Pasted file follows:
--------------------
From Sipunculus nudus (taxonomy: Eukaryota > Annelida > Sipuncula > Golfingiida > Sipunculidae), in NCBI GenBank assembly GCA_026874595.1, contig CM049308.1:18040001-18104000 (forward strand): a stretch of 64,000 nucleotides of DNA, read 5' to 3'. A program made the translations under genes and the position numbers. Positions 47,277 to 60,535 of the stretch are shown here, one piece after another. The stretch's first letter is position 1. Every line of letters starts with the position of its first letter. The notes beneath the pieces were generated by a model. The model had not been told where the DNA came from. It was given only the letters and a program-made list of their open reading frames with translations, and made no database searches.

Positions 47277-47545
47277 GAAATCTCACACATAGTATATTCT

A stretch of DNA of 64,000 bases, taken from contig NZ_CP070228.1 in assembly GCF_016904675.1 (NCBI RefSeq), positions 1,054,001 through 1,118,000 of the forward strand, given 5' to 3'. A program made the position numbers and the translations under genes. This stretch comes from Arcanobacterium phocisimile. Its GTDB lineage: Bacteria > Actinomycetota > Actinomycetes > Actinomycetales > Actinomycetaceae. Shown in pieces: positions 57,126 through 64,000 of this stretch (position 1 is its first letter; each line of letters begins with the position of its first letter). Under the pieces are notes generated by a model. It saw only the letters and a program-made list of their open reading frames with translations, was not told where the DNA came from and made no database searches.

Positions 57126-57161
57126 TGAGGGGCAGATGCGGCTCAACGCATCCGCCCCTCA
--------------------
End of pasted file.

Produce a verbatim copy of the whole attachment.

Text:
From Sipunculus nudus (taxonomy: Eukaryota > Annelida > Sipuncula > Golfingiida > Sipunculidae), in NCBI GenBank assembly GCA_026874595.1, contig CM049308.1:18040001-18104000 (forward strand): a stretch of 64,000 nucleotides of DNA, read 5' to 3'. A program made the translations under genes and the position numbers. Positions 47,277 to 60,535 of the stretch are shown here, one piece after another. The stretch's first letter is position 1. Every line of letters starts with the position of its first letter. The notes beneath the pieces were generated by a model. The model had not been told where the DNA came from. It was given only the letters and a program-made list of their open reading frames with translations, and made no database searches.

Positions 47277-47545
47277 GAAATCTCACACATAGTATATTCT

A stretch of DNA of 64,000 bases, taken from contig NZ_CP070228.1 in assembly GCF_016904675.1 (NCBI RefSeq), positions 1,054,001 through 1,118,000 of the forward strand, given 5' to 3'. A program made the position numbers and the translations under genes. This stretch comes from Arcanobacterium phocisimile. Its GTDB lineage: Bacteria > Actinomycetota > Actinomycetes > Actinomycetales > Actinomycetaceae. Shown in pieces: positions 57,126 through 64,000 of this stretch (position 1 is its first letter; each line of letters begins with the position of its first letter). Under the pieces are notes generated by a model. It saw only the letters and a program-made list of their open reading frames with translations, was not told where the DNA came from and made no database searches.

Positions 57126-57161
57126 TGAGGGGCAGATGCGGCTCAACGCATCCGCCCCTCA